Art, Mind, and Brain: A Cognitive Approach to Creativity

By Howard Gardner | Go to book overview

26
WHAT WE KNOW (AND DO NOT KNOW) ABOUT THE TWO HALVES OF THE BRAIN

IT IS BECOMING a familiar sight. Staring directly at the reader-- frequently from a magazine cover--is an artist's rendition of the two halves of the human brain. Surprinted athwart the left cerebral hemisphere (probably in stark blacks or grays) are such words as "logical," "analytical," and "Western rationality." More luridly etched across the right hemisphere (in rich orange or royal purple) are "intuitive," "artistic," or "Eastern consciousness."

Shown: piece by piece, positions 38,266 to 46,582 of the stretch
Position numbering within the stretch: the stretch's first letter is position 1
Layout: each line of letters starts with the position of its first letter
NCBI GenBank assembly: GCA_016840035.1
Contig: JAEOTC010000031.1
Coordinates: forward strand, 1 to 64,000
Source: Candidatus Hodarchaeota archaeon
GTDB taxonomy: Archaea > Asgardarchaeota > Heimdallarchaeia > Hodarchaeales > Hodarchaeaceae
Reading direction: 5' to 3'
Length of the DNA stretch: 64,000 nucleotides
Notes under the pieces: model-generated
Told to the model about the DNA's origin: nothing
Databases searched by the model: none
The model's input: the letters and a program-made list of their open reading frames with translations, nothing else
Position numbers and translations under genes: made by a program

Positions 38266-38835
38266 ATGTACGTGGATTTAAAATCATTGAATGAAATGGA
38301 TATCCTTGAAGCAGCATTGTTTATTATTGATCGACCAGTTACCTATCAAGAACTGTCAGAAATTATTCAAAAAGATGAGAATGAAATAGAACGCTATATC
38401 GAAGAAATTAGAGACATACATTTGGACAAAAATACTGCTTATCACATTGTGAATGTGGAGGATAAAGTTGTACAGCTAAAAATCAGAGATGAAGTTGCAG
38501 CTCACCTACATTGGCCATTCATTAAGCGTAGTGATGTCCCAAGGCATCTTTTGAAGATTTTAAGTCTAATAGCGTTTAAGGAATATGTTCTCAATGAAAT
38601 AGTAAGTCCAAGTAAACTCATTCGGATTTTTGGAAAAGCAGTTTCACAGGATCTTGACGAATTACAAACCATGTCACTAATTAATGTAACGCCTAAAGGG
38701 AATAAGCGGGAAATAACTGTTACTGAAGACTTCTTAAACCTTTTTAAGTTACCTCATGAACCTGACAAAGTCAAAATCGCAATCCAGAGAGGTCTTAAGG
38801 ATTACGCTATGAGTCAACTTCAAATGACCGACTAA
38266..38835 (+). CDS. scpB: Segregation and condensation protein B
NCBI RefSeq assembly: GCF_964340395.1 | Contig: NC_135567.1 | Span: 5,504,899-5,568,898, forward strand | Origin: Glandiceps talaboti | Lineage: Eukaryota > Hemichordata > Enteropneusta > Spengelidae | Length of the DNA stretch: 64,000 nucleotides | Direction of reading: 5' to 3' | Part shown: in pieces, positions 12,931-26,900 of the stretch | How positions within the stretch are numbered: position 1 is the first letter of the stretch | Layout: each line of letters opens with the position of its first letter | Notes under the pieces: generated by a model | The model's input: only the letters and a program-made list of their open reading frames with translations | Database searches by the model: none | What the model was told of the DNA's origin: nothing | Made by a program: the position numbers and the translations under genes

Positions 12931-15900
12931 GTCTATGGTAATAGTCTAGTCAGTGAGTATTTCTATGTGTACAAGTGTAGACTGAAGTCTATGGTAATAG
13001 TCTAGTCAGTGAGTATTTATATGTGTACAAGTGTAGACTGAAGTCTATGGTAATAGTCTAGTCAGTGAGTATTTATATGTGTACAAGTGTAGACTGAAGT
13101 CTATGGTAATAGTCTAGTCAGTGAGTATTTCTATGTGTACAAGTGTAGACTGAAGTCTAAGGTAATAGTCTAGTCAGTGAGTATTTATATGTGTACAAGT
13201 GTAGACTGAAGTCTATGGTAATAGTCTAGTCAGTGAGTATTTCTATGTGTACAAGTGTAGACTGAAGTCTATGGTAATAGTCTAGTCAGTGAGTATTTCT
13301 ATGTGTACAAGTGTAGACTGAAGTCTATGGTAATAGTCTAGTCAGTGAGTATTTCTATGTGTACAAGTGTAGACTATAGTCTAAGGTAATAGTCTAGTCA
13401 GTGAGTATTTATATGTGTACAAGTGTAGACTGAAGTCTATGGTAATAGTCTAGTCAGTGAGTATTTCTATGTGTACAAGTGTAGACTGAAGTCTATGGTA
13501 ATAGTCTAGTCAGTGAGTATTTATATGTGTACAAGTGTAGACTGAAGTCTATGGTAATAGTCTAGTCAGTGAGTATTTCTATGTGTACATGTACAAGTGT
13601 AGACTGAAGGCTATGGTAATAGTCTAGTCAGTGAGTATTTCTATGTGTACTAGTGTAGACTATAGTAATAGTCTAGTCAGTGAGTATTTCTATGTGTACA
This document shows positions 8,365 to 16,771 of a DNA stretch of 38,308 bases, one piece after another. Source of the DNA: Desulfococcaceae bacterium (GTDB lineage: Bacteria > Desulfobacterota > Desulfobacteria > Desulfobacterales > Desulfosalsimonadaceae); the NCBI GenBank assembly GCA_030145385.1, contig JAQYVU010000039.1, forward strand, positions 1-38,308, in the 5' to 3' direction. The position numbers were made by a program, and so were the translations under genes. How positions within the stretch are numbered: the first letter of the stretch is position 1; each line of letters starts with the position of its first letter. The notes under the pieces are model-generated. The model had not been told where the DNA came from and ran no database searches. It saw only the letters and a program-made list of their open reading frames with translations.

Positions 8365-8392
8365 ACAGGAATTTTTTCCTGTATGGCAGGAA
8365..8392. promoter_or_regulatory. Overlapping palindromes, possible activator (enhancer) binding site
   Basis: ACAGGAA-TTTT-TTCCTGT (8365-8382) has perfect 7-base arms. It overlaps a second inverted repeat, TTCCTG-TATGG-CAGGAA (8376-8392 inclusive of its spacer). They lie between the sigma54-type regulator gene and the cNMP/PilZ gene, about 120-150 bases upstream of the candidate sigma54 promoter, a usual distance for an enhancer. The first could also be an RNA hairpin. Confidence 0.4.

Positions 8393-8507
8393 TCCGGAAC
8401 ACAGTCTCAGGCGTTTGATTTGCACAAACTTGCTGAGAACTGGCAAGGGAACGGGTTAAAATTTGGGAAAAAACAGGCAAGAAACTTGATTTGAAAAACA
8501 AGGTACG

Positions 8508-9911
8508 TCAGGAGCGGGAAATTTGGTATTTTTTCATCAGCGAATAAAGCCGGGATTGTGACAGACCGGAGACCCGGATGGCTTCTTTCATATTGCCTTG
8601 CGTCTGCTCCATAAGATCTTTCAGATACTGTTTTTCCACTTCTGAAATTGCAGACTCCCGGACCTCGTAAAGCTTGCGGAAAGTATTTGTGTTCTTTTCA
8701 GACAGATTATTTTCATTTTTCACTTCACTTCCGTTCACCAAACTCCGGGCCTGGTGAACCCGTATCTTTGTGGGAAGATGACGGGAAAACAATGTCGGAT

Regrettably, the picture says more about a current popular-science vogue than it does about the brain. Claims about the division of labor between its two halves are becoming increasingly remote from what is known or even suspected. Indeed, the current packaging of human- brain research threatens to reveal more about academic huckstering than about neurological function. It is time, at least provisionally, to set the record straight.

Such an evaluation should begin with the recognition that height-

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